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Week Ahead: US PCE, ISM mfg. PMI, RBNZ, EZ, Australia and Japan CPI

Published 25/02/2024, 06:58
Updated 05/03/2021, 16:10

Week Ahead 26th February - 1st March

NOTE: Previews are listed in day order

JAPAN CPI (MON): National Core CPI is seen easing to 1.8% Y/Y in January from 2.3% in December, with base effects being one factor of the expected cooling. Using Tokyo CPI for January as a proxy, the data showed a notable slowdown, surprising market expectations with a decrease to 1.6% Y/Y (exp. 2.0%, prev. 2.4%). The downturn marked the first time since March 2022 that inflation in Tokyo has dipped below 2.0%, significantly cooling from the same period last year, when it reached a peak of 4.4%. The 0.8ppts decline in the headline inflation rate was primarily driven by a slowdown in food and services inflation, which contributed to just over 70% of the decrease, while a fall in energy prices continued to exert downward pressure. Core Tokyo CPI also printed sub-forecasts at 1.6% Y/Y (exp. 1.9%, prev. 2.1%).

RBNZ ANNOUNCEMENT (WED): The RBNZ will likely keep the Official Cash Rate unchanged at the current level of 5.50% with money markets pricing around a 70% chance for no change in rates and about a 30% probability for a 25bps hike, while a Reuters survey showed 27 out of 28 economists forecast rates to maintained at the current level and just one called for a 25bps hike. Nonetheless, a rate increase cannot be ruled out with the meeting seen as potentially live after the central bank’s hawkish signal at the last meeting and ANZ Bank also recently forecasted the RBNZ to deliver back-to-back hikes through to April to lift the OCR to 6.00%.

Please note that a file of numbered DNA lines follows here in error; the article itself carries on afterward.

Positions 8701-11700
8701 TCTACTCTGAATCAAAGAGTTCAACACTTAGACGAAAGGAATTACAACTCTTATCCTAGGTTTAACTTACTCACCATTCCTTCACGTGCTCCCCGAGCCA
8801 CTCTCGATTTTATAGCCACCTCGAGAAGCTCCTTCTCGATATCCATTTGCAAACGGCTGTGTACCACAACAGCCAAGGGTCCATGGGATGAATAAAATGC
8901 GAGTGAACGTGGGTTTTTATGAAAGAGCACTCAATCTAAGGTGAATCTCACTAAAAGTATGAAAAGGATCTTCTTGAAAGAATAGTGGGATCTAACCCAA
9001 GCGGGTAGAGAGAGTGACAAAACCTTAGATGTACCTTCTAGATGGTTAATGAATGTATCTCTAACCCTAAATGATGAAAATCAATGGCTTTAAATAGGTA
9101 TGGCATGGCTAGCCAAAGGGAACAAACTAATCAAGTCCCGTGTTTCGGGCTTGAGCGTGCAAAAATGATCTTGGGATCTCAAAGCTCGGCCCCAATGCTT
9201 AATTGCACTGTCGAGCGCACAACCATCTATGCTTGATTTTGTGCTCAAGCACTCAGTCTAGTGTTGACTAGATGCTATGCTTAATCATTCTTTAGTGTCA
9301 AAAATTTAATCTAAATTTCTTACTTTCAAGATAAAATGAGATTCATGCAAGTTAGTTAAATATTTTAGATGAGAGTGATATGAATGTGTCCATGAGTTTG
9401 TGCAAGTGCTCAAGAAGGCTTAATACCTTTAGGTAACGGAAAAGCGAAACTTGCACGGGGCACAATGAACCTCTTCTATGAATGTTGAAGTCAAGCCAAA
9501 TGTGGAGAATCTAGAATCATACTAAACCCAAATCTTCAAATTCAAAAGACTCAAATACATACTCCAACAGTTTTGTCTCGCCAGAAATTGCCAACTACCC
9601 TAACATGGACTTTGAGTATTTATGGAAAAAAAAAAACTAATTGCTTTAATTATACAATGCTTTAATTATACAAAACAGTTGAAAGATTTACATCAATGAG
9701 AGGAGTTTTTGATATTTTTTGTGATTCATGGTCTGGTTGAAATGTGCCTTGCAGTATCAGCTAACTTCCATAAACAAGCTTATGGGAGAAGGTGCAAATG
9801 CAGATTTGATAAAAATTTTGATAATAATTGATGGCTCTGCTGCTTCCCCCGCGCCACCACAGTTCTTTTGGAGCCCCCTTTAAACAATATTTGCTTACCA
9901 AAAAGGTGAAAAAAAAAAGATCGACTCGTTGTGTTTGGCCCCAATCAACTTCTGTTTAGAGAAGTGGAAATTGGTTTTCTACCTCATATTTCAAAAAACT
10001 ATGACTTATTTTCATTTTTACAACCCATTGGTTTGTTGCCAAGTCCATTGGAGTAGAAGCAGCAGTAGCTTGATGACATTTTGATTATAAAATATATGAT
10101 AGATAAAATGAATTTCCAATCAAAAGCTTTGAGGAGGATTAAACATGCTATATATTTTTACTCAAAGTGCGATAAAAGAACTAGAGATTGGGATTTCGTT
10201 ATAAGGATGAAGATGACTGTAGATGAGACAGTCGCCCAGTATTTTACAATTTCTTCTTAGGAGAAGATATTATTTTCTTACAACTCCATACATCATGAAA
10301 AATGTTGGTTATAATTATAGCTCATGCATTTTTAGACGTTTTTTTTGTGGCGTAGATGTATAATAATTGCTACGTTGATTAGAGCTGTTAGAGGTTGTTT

As a reminder, the RBNZ kept rates unchanged as unanimously forecast during the last meeting in November although its language was hawkish as it stated that inflation remains too high and the committee remains wary of ongoing inflationary pressures, as well as noted that if inflationary pressures were to be stronger than anticipated, the OCR would likely need to increase further. In addition, the central bank's OCR projections were lifted to suggest risks of a further hike with the OCR view for March 2024 raised to 5.63% from 5.58% and the view for December 2024 lifted to 5.66% from 5.50%, while it also raised the March 2025 OCR forecast to 5.56% from 5.36%.

Furthermore, Governor Orr stated that risks to inflation are still more to the upside and they did discuss raising rates at that meeting but also stated they've been adamant on holding rates and that their projection shows an upward bias to rates but it is not a done deal. The central bank’s rhetoric since then has continued to toe the hawkish line with Governor Orr noting that interest rates are restricting spending and that levels of core inflation remain too high, while he also stated a flexible approach to inflation targeting with a medium-term focus remains appropriate and that bringing levels of core inflation back in line with the bank's 1-3% target is an important part of bringing inflation back to the 2% midpoint. Other officials have also provided a similar tone which is hawkish but doesn’t suggest an urgency to act as Chief Economist Conway noted recent economic data suggests monetary policy is working with the economy slowing and inflation easing, but they still have a way to go to get inflation back to the target midpoint of 2%, while Deputy Governor Hawkesby commented that New Zealand's financial system remains strong and that the system can cope with high interest rates.